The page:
Forget Barbie: These dolls are teaching kids the beauty of diversity

For decades, most little girls hoping to get mainstream dolls that looked like them were forced to settle for Mattel’s version of Barbies of color, which have always looked like nothing more than darker-skinned versions of their white counterparts—right down to their curiously straight hair.

But in recent years, parents- and kids-of-color have been pushing for dolls that look like them and finally their calls are being answered. This week, spoke with Maite Makgoba, the founder of Momppy Mpoppy, a line of Black dolls that sport the curly, sometimes kinky hair that Black children often grow up with.

Launched in South Africa last summer, Makgoba hopes her line of dolls will earn international recognition and provide little girls of color with a toy they can relate to. “I want little girls that look like Momppy to realize the beauty that is blackness from a young age,” Makgoba tells Elle. “And embrace their beauty as pure beauty.”

But she doesn’t want limit the dolls’ audience to just little girls of color. As she explains, it’s important for all little girls to embrace different kinds of beauty.

“I want little girls that do not look like Momppy to play with a Momppy Mpoppy because this will open their mind to the real world, which doesn’t have one human race or one standard type of beauty, and such things enhance tolerance,” she says.

At the moment, Momppy Mpoppy—a name inspired by the South African words for doll—is available internationally through, and Makgoba is getting plenty of positive responses to the dolls, the designs of which she says she’s still perfecting.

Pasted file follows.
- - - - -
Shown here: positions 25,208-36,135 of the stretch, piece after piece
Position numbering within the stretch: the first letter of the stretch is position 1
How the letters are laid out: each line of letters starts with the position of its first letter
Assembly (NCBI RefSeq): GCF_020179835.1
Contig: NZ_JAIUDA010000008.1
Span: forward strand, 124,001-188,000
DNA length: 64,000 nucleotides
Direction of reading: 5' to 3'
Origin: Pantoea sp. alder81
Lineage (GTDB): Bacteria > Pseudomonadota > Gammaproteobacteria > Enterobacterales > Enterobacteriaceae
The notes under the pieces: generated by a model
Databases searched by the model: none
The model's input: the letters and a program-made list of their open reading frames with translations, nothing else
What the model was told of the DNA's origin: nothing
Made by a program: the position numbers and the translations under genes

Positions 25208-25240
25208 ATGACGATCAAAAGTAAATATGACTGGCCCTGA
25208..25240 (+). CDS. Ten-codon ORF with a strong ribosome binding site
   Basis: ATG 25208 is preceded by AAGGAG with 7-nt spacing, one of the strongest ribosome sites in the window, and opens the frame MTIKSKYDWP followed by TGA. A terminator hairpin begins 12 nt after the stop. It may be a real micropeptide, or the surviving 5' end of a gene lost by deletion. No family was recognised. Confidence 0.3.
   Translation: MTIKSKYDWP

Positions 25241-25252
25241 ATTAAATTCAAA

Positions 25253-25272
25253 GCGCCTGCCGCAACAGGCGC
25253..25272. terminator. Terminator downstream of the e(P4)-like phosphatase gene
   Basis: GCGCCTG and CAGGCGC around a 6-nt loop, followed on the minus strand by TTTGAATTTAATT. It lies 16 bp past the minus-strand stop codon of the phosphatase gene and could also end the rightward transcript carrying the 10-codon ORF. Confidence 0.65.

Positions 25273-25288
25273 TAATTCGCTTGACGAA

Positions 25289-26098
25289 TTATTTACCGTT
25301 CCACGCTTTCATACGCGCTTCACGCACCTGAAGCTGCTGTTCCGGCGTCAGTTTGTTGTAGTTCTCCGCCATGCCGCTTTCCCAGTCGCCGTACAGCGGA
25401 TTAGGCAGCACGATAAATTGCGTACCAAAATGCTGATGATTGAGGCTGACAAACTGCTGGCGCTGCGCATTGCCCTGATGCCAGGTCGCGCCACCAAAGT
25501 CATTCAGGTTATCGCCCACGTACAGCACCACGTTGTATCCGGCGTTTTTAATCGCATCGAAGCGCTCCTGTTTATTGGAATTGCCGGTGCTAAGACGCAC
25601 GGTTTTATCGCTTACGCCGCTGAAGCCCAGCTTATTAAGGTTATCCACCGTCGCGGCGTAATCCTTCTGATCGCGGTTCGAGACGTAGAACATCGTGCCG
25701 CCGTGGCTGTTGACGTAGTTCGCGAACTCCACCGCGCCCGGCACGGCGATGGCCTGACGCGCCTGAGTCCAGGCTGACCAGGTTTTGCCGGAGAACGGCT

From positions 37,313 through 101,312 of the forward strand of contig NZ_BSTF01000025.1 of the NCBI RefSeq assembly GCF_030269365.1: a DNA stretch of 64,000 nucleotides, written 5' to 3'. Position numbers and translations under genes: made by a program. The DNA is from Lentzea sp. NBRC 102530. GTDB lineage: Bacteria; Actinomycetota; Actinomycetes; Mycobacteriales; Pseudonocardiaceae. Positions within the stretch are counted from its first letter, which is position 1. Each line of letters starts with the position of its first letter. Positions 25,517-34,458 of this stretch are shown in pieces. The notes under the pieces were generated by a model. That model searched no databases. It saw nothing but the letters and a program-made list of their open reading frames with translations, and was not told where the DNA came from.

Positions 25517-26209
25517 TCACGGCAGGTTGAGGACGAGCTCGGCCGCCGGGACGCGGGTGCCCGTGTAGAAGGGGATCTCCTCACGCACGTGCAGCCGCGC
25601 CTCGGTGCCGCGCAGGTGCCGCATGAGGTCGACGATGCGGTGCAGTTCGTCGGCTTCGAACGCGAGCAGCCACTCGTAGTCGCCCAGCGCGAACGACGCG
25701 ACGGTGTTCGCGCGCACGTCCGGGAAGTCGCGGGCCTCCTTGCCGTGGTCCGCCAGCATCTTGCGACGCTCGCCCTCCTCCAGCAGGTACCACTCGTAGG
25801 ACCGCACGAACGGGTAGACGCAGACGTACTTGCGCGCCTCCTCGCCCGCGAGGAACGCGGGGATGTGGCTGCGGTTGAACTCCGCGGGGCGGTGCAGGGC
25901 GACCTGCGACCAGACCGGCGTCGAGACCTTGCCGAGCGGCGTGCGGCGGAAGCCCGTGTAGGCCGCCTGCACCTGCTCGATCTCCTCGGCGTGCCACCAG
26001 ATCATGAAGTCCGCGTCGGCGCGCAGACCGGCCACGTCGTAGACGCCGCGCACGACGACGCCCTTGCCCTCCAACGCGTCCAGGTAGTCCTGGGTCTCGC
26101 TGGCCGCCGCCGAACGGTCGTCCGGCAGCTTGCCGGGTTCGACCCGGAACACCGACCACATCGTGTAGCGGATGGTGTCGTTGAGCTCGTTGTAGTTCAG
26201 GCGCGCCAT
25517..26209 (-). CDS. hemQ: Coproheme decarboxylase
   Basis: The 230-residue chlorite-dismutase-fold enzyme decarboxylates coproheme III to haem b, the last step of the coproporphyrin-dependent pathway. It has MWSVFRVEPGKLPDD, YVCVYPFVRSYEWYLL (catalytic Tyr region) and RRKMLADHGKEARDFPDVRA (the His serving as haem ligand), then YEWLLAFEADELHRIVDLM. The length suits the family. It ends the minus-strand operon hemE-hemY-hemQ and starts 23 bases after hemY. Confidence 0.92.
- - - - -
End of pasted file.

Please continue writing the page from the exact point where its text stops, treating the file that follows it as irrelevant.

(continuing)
“We are a young company so we are growing and accumulating resources to develop a variety of molds that can represent the diversity you find in Africa,” she says, “It’s obviously a unique concept; unique toys that the world hasn’t really been exposed to, and the process of concept to product is yet another exciting journey for myself and my team.”

Momppy Mpoppy dolls join the ranks of another wildly successful doll company on a mission to provide kids with more diverse toys. Back in January, entrepreneur Taofick Okoya launched the heritage-honoring Queens of Africa dolls, which, according to Reuters, were selling faster than Barbies all across Nigeria.

Representation in children’s toys is no small thing. It has the power to imbue self-confidence in young girls and educate their community. At the same time, lack of representation can damage individual self-esteem and perpetuate narrow, exclusionary standards of beauty for years to come. With new dolls like these, we can see much needed change on the horizon. And it can’t come soon enough.


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